Friday, March 1, 2013

Waiting for the Perfectionist to be Quiet

How many times have you started something that you didn't finish? How many times have you started something that was really great while you were working on it, but not good enough when you looked at it a short time later?

A big reason webcomics and other large creative projects fail is our tendency as creators to be perfectionists. I'm here to tell you that while your perfect-side has good intentions, it is anything but good for you and the work you are trying to do. You need to stop trying to be perfect or you will risk not getting anything done at all. And that's okay -- we're all geared this way, at least a little bit.

A big part of hushing the perfectionist inside us all is to stop being afraid. I will be writing a bigger post covering the ins and outs of how and why you can lose your fears, next week, but until then you can rest easy knowing that anything that anyone in the world ever released to the public was rarely, if ever, perfect.

A better way of working around perfectionism, I feel, is striving to make something great -- not perfect. Here are some pointers for how this can be achieved:

  • Start writing without fear of failure. You will often surprise yourself when you write quickly and without thinking too much into things. There will be time to edit, later.
  • Standardize your work. I can paint elaborate paintings in a classical style if I want to. I can do wonderous things with pencils and pens that would make you think you were looking at a black and white photograph. I don't do these things when I make comics, however, because of time constraints. I would never finish! Simplify your drawing style to a point where it looks great and fits the theme of your story, but isn't taking forever to finish.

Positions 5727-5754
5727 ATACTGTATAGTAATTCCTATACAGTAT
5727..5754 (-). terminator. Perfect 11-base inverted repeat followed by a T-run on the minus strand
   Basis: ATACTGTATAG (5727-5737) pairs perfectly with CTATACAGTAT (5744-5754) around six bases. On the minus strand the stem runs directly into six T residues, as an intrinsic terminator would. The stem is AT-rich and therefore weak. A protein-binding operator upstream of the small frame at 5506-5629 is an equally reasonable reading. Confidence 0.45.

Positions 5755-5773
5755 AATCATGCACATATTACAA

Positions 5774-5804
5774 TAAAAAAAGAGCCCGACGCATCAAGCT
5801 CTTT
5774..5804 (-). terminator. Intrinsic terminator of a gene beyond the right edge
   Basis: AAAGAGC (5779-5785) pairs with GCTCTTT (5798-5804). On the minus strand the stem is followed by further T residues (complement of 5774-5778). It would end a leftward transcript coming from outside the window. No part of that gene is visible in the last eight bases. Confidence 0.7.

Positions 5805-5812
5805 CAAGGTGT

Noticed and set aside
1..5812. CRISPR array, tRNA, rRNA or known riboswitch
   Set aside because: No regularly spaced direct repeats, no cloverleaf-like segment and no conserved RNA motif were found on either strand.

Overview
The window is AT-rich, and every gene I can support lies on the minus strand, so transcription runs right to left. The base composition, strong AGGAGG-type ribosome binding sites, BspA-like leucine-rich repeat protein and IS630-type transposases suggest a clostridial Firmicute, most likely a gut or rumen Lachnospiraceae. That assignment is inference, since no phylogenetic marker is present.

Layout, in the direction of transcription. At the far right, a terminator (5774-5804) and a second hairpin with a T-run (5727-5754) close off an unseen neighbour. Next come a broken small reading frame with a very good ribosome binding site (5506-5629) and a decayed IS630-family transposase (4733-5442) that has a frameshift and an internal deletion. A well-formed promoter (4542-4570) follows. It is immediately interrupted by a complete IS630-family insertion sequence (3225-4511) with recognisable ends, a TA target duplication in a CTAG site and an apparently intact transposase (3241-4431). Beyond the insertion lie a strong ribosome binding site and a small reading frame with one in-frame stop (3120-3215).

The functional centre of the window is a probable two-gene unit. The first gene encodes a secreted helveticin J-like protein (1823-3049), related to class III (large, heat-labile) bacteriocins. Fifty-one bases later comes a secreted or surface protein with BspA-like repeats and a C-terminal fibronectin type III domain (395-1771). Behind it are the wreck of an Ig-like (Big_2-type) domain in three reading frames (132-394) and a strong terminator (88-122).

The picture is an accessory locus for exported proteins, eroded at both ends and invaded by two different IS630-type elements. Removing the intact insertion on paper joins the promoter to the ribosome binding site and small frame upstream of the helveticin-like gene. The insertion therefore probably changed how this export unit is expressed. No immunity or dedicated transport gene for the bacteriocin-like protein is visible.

• Quality over all is very important but you simply must find a way to do the best work possible without forcing your audience to wait forever. If you have a webcomic that takes you two weeks to finish a single update, then your audience is waiting too long. Learn to work far ahead of your update schedule, reduce the number of pages you upload per-week or find a way to simplify your presentation.
  • The best update schedule to follow when doing a webcomic is weekly, but the second-best update schedule is whenever you can get your updates ready, consistently. If you absolutely can't work weekly, try once every two weeks, or once a month, but be consistent and don't drop the ball! Keep at it and keep to your schedule!
  • Don't leave your core audience, your tribe, hanging! Even if you're just going to give mini-updates or teaser pin-up style updates -- an update of any kind is better than nothing, to show your audience you are serious about your webcomic.

Remember -- Perfectionism kills good projects. Strive for perfect, but settle for great!


Mary Goglia said...

I am definitely like this in making my wip comics, looking at every little detail and wanting to redo parts of it.
This is a very interesting and informative article.

Dawn said...

I am so glad it inspired you, Mary! Remember - good and great get published while perfect never sees the light of day! Don't be afraid to get out there!